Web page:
MADISON (WKOW) -- A former UW-Madison classmate of Devil's Lake State Park homicide victim John Schmutzer says Schmutzer's killing leaves many people stunned.
"He was never hostile to anyone," New York investment banker Max Roitstein says. "He was always level headed. So this took a lot of people by surprise."
" I was sort of blown away," Roitstein says.
Roitstein says when he was a UW-Madison sophomore and Schmutzer was a senior, they were both in the Wisconsin School of Business's Investment Banking Club.
Sauk County Sheriff's officials say Schmutzer, 24, was fatally stabbed Wednesday near the park's Grottos Trail in broad daylight. A search continues for his killer. Sheriff Chip Meister says it's unclear whether Schmuzter's homicide was targeted or random.
"John was someone who sort of took me under his wing," Roitstein says of Schmutzer. "He was always willing to do mock interviews and get me prepared for what the people on the other side would be asking me."
"Very down to earth," Roitstein says about Schmutzer. "I remember he was always willing to to go like the proverbial extra mile." After Schmutzer's graduation from UW-Madison, he entered the financial profession, having done an internship and compensated work at a New York firm. Schmutzer, of Wauwatosa, was an investment banker in the Milwaukee area at the time of his death.
"Our hearts go out to his family and friends on this tragic loss," said UW-Madison spokesperson Meredith McGlone.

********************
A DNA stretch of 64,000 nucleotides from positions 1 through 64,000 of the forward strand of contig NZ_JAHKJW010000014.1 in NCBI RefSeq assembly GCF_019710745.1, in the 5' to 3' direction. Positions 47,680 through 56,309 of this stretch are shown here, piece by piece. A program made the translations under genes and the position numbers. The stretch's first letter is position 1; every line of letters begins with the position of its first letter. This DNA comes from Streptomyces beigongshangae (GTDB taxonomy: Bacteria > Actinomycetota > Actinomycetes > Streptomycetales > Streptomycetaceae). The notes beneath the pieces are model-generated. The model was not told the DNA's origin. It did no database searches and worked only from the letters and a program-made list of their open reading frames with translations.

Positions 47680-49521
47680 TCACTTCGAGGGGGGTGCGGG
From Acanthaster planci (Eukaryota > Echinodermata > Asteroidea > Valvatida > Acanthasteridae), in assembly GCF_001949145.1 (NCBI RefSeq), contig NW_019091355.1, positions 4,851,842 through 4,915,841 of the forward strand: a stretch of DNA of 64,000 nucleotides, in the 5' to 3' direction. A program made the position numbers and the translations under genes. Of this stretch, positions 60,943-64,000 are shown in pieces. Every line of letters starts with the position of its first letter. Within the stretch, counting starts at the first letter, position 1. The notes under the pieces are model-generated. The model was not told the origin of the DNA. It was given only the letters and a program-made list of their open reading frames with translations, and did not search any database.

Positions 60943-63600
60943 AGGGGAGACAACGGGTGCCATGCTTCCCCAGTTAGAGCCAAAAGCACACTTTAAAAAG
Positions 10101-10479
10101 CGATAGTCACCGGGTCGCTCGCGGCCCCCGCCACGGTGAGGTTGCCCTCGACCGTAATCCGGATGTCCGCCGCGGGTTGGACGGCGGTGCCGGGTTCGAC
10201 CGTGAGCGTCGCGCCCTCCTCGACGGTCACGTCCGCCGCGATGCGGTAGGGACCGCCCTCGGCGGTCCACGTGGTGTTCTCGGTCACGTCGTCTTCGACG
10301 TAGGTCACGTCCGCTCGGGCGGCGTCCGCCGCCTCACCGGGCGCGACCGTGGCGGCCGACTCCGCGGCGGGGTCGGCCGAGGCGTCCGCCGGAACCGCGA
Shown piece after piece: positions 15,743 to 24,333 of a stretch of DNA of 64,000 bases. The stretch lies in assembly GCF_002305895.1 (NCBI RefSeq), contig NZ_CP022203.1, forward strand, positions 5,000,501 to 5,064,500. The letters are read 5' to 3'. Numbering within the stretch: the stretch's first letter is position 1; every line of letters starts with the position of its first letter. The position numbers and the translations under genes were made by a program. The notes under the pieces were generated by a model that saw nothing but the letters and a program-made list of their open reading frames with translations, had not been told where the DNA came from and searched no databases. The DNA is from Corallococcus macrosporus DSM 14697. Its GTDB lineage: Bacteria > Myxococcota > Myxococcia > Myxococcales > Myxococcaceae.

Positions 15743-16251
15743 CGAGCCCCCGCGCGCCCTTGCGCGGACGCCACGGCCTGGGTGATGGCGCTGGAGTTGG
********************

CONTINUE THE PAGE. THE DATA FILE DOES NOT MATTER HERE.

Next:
Roitstein was not surprised his old classmate would visit Devil's Lake.
"When he first sort of made his way into my life, he presented on a Senior Focus talking about his passions," Roitstein says. "I know he liked the out of doors, growing up in Wisconsin."
Meister says during a period of time before Schmutzer's killing, he visited Wildcat Mountain State Park in Vernon County, LaValle and the Hilldale Mall in Madison. Meister does not explain how Schmutzer's movements prior to his death factor into the homicide investigation.
Roitstein says absorbing this tragedy could be more possible if a stranger came upon Schmutzer and violence ensued. "I would hope there was no one who would premeditate this and take it out on him like that."
Roitstein says his last communication with Schmutzer was his former classmate congratulating him on achieving full-time status with a New York financial firm. He says the homicide is already having lasting impact. "It changed my perspective on a lot of things. Make sure to savor the small moments you have with people because you never know when something catastrophic like that could happen."